In this lesson, we’re going to revisit some of our best strategies for getting the most out of studying or working abroad. These strategies will help you to maximize your language learning experience while living in a country whose primary language is not English.
Listen, Watch, and Read for Pleasure in Your New Language
Listen to music that is sung in the language that you are learning. Find a genre or band that you like and listen it instead of the library of English language music on your iPod. Start watching television shows that are spoken in your new language. Once you’ve found a couple that you like, make a point to watch them regularly.
Grab a book that you’ve never read before that is available in both English and the language you are studying. Read the version in your new language first then check out the English version to see how much of it you really understood. This can also be a great way to examine the similarities and differences between English and your new language. Some things just don’t translate between languages, so you should analyze how the translator handled concepts in one language that don’t have a direct equivalent in the other.
Speak and Write in Your New Language as Much as You Can
While it might be tempting to revert to English outside of class or work, doing so will only slow down your language learning progress. Speak and write in your knew language whenever possible, even (especially) when you don’t need to. Forcing yourself to have every conversation in your knew language will give you invaluable real world practice that you just can’t replicate in a classroom setting.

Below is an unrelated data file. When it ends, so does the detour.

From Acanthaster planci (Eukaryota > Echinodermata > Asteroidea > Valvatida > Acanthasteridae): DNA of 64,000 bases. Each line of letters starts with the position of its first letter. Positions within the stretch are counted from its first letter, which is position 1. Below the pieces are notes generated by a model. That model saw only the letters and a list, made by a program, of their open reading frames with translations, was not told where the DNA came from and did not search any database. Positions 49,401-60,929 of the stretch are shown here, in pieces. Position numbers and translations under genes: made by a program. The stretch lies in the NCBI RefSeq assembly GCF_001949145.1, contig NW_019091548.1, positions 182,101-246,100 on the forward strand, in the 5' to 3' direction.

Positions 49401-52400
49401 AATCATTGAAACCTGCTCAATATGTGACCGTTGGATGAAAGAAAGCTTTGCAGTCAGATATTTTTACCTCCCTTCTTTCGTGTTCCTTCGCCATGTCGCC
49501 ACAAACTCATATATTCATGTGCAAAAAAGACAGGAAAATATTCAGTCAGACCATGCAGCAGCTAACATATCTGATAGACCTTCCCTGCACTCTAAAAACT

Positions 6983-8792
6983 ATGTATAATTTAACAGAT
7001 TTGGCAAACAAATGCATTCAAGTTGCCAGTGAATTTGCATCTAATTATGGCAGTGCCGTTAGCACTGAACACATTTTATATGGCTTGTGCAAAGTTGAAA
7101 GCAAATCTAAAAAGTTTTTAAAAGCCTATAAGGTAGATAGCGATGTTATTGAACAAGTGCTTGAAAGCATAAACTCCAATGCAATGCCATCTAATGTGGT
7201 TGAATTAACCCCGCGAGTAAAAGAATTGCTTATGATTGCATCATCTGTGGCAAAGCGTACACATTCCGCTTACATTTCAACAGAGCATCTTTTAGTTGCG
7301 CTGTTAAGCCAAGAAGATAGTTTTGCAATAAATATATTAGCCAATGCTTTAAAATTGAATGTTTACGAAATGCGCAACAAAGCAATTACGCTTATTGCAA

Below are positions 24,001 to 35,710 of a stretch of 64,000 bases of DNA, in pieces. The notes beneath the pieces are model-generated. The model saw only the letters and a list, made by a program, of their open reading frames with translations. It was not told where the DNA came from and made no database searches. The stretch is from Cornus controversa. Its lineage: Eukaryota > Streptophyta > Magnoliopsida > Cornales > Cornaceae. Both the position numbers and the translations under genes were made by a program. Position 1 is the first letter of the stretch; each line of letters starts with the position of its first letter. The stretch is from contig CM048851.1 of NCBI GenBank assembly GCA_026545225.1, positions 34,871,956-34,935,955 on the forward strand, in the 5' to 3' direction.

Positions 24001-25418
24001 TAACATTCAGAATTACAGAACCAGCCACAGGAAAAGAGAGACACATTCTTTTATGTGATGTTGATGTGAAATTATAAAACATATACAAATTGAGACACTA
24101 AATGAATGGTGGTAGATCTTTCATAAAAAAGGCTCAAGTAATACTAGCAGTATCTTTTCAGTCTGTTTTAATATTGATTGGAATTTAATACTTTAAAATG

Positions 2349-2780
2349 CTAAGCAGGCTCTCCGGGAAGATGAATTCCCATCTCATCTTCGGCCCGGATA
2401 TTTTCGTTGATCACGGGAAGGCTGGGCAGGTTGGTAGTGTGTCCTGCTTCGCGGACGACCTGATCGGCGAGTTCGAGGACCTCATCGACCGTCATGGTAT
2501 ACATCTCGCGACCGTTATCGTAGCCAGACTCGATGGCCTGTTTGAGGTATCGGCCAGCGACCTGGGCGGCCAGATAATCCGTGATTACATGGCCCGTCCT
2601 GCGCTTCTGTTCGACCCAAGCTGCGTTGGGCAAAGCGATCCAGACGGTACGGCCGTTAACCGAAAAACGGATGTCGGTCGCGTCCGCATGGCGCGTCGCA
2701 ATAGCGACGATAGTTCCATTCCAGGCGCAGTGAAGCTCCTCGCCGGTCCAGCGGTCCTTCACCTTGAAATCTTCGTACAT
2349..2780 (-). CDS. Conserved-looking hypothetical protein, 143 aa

Get Out There
Find a few different places to visit or activities to do on a regular basis. These could be coffee shops, bars (only if you’re of legal drinking age!), or clubs that hold regular meetings. Not only will this provide you with opportunities to practice your new language, you’ll gain valuable insight into what is and is not considered acceptable behavior in certain situations. While you probably have a general idea of what you should and should not do and say in a Starbucks or a Taco Mac, expectations for acceptable behavior in such places may not be the same in the country or culture where you are studying or working. Spend some time observing how people interact in various environments, paying special attention to the use of language, before you join the conversation.
Run Your Own Errands
Whether you need to buy groceries, pick up a prescription, or mail a package, you should run your own errands whenever possible. Resist the temptation to let your roommates, friends, or coworkers do these sorts of daily tasks for you. Every one of these routine interactions is a potential opportunity to practice your language skills in a practical, real world setting.
Speak for Yourself
Unless you are dealing with an especially delicate situation where every word matters, you shouldn’t let your coworkers or friends speak for you. A high stakes business meeting is obviously not the best time to practice using new words or phrases, but a celebratory dinner with your coworkers after that meeting definitely is. Do your best to answer questions about how a meeting went or how you did on a test without deferring to others for help. If you stumble over your works and a native speaker jumps in, politely explain to him or her that while you appreciate the help, you want the opportunity to explain what you experienced for yourself.